The stereotypical marijuana user -- the "stoner" -- hasn't adequately represented the actual people who responsibly enjoy marijuana for some time. But the stoner myth seems more antiquated than ever as more states lift prohibitions on marijuana use.
To combat these stoner myths of the past, Drug Policy Alliance has put together a set of stereotype-shattering stock photos depicting modern, real-life marijuana users from all walks of life.
Shot in March in Boulder, Colorado -- where recreational marijuana is legal -- the DPA photos feature adult marijuana users in their 30s all the way up to their 60s, doing everyday activities while also consuming marijuana in a variety of ways, from joints to vaporizers to pens. (Scroll down to see some of the photos.)
"Marijuana is being covered by the media in an increasingly sophisticated and nuanced way now that the laws are changing and more people are ‘out’ as marijuana users," said Sharda Sekaran, managing director of communications for DPA. "We all know that many marijuana smokers look more like your Aunt Bettie or your accountant than "The Dude" from "The Big Lebowski," but most images in the public sphere still do not reflect this."
As marijuana's annual holiday of 4/20 approaches this year, recreational weed is now legal in four states -- Colorado, Washington, Oregon and Alaska -- as well as the District of Columbia. Medical marijuana is also legal in 23 states and Washington, D.C.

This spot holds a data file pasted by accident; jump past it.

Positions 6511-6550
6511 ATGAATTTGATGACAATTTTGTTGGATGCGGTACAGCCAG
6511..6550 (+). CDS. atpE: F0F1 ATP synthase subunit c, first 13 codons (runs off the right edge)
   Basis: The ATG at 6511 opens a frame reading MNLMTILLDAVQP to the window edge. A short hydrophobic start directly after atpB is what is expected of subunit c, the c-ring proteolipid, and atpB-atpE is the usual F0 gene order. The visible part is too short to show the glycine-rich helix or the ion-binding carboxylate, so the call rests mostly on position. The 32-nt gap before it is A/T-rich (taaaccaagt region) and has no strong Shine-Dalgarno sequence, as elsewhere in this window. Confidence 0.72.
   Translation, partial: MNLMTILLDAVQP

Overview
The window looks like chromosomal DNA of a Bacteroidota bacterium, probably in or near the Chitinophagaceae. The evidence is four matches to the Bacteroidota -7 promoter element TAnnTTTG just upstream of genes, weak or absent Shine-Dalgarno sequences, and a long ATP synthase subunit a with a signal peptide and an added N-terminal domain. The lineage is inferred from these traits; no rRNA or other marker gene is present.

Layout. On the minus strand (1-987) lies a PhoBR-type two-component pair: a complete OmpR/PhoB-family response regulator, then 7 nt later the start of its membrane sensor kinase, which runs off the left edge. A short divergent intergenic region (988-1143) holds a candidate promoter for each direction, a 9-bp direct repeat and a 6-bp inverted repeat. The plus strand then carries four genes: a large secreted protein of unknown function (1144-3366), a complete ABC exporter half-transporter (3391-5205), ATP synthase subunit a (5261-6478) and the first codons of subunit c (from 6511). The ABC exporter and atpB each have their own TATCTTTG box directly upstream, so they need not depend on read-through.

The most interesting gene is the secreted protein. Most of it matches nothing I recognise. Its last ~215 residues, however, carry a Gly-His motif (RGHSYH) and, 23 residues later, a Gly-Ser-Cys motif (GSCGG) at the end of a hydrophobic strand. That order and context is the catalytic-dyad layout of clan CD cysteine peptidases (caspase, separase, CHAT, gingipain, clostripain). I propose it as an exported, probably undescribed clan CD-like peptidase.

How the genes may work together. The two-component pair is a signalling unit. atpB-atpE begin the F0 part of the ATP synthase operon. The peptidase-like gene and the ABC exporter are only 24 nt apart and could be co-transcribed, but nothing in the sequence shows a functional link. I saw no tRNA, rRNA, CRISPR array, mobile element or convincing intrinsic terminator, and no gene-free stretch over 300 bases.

Legalizing the drug has created a billion-dollar industry, and it is poised to grow even larger as at least 10 states are considering recreational legalization by 2016. One recent study forecast that by 2019, all of the state-legal marijuana markets combined will make for a potential overall market worth almost $11 billion annually.
Despite the reforms when it comes to marijuana policy, the nation has continued the war on drugs. There is approximately one marijuana arrest every 51 seconds in the U.S., according to the Marijuana Policy Project. And while marijuana arrests are down overall, nearly 700,000 people were arrested for marijuana crimes in 2013 -- about half of all drug arrests in the nation. And blacks and Latinos are still more likely to be arrested for marijuana than whites, despite similar rates of use.
The United States is home to just 5 percent of the world's population, but a full 25 percent of the world’s prisoners. Harsh and lengthy sentences for nonviolent drug possession or distribution crimes have helped bolster that figure. In 1980, there were roughly 40,000 drug offenders in U.S. prisons, according to research from the Sentencing Project, a prison sentencing reform group. By 2011, that number had ballooned to more than 500,000, though most of these prisoners were not high-level operators and did not have prior criminal records.
But attitudes are changing rapidly on marijuana policy in the U.S. Recent polling shows that a majority of Americans across party lines continue to support legalization nationally.
In states that have ended prohibition of the plant, criminal charges have plummeted.
In the meantime, here's what marijuana legalization looks like:
All photos by photographer Darrin Harris Frisby and appear courtesy of Drug Policy Alliance. Check out more of their photos here.